The goal of the Department of Energy Solar Energy Technologies Office (SETO) is to accelerate the development and deployment of solar technology to support an equitable transition to a decarbonized electricity system by 2035 and decarbonized energy sector by 2050. Achieving this goal will support the nationwide effort to meet the threat of climate change and ensure that all Americans benefit from the transition to a clean energy economy.
SETO supports solar energy research, development, demonstration and technical assistance in five areas—photovoltaics (PV), concentrating solar-thermal power (CSP), systems integration, manufacturing and competitiveness, and soft costs—to improve the affordability, reliability, and domestic benefit of solar technologies on the electric grid. Learn more about SETO’s research areas.
In May 2021, SETO released its Multi-Year Program Plan, which describes the office’s activities and specific goals for 2025. Download the plan.
Reducing the cost of solar is essential to accelerating solar deployment and affordably decarbonizing the grid.
SETO is committed to reaching cost targets that support greater energy affordability by cutting the cost of solar electricity 50% between 2020 and 2030. The 2030 benchmark targets are:
On March 25, 2021, SETO announced it is accelerating the timeline for achieving utility-scale PV cost reductions.
SETO’s 2030 targets for concentrating solar-thermal power (CSP) enable the technology to be competitive with other dispatchable power generators. Combining CSP with thermal energy storage directly addresses grid integration challenges related to the variability of solar energy and allows solar-generated heat to be stored until electricity is needed, even well after the sun sets. Reflecting this increased value of dispatchable solar, the benchmark target for CSP peaker plants, which have no more than six hours of energy storage, is $0.10 per kWh; the target for CSP baseload plants, which have a minimum of 12 hours of energy storage, is $0.05 per kWh.
These targets are discussed in depth in the CSP 2030 Report released by the National Renewable Energy Laboratory in January 2019.
For solar technology to provide a reliable source of electricity for the national power grid, solar power plants must support power quality, stability, and cybersecurity. SETO is working to address these challenges by studying the integration of solar with energy storage, load control, and other distributed energy resources. PV and storage can work together to help the grid rapidly recover from a cyberattack or physical disruption.
Modern CSP plants can also contribute to a reliable power grid because of their built-in thermal energy storage. To help improve grid reliability, SETO aims to identify cost-effective long-duration thermal energy storage (TES) configurations for CSP plants and develop pumped TES systems having a round-trip energy efficiency greater than 50%.
Such advances, in combination with reductions in the cost of energy storage, could enable economically competitive solar to be widely deployed across the country while contributing to the reliability and resilience of the electricity grid. Learn more about our systems integration research.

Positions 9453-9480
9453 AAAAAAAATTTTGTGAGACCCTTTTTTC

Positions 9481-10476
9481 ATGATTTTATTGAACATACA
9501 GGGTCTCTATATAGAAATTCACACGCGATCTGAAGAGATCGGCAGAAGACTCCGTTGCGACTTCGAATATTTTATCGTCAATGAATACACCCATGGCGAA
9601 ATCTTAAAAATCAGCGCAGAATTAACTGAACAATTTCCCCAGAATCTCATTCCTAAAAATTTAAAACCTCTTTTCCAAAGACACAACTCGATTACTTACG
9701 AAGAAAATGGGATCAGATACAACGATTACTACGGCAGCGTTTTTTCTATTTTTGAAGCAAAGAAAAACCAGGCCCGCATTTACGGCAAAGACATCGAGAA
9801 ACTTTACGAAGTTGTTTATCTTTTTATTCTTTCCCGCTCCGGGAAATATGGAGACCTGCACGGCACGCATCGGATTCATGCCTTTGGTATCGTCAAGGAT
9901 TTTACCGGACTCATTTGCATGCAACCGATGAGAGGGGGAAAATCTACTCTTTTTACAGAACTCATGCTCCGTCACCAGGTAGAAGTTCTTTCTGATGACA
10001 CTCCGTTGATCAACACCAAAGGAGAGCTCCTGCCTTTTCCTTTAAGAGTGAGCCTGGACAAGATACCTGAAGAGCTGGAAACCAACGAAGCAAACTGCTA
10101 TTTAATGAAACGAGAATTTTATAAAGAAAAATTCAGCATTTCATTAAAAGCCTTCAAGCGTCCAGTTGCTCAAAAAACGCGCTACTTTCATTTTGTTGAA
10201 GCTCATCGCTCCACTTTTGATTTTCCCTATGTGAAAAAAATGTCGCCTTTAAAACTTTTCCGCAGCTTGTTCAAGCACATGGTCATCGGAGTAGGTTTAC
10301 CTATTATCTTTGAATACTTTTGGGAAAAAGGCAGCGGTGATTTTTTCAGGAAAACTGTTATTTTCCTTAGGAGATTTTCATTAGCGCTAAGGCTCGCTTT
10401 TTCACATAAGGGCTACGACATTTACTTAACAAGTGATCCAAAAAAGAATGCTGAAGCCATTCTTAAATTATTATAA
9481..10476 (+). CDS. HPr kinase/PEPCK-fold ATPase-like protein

Decarbonizing the energy sector will require clean energy technology that can be deployed quickly. Rapid deployment must be responsive to the needs of underserved communities, the solar industry and workers, and the environment. To accomplish this, SETO has set the following 2025 goals:
SETO works to create a more equitable clean energy future by addressing the barriers that low- and moderate-income households face in accessing the benefits of solar through innovations in financing, community solar, and workforce development. To this end, the office has set a goal for 2025 that would enable 100% of U.S. energy consumers to choose residential solar or community solar that does not increase their electricity cost. Learn more about equitable access to solar energy.
SETO’s cost targets are measured in “levelized cost of energy” (LCOE), which determines the cost for electricity produced by solar energy systems. LCOE is based upon the sum of the upfront installation price and the present value of the lifetime operational expenses ($) divided by the net present value of the power produced (kWh). The assumptions that underlie the LCOE estimates for PV are based on systems installed in an average solar resource location for the United States (as represented by Kansas City, Missouri) and do not include the federal investment tax credit (ITC) or state or local incentives. The LCOE values are currently presented in terms of 2019 cents per kWh.
The LCOE benchmarks and targets are derived from models developed by the National Renewable Energy Laboratory (NREL). The details related to installation price are published in NREL’s Annual U.S. Solar Photovoltaic System Cost Benchmark report. The additional details and models needed for the full LCOE calculations have been published in the peer-reviewed journal Progress in Photovoltaics, and as part of the On the Path to SunShot series.
To measure progress toward the goal of 100% solar accessibility, SETO will track the national fraction of households that have the option to participate in community solar programs or to install rooftop solar that does not increase electricity cost over the life of the solar installation.
In 2011, SETO launched the SunShot Initiative to lower the cost of solar-generated electricity by 75% to enable utility-scale solar costing approximately $1 per watt or $0.06 per kWh by 2020, which was achieved three years ahead of schedule. Learn more about the SunShot Initiative.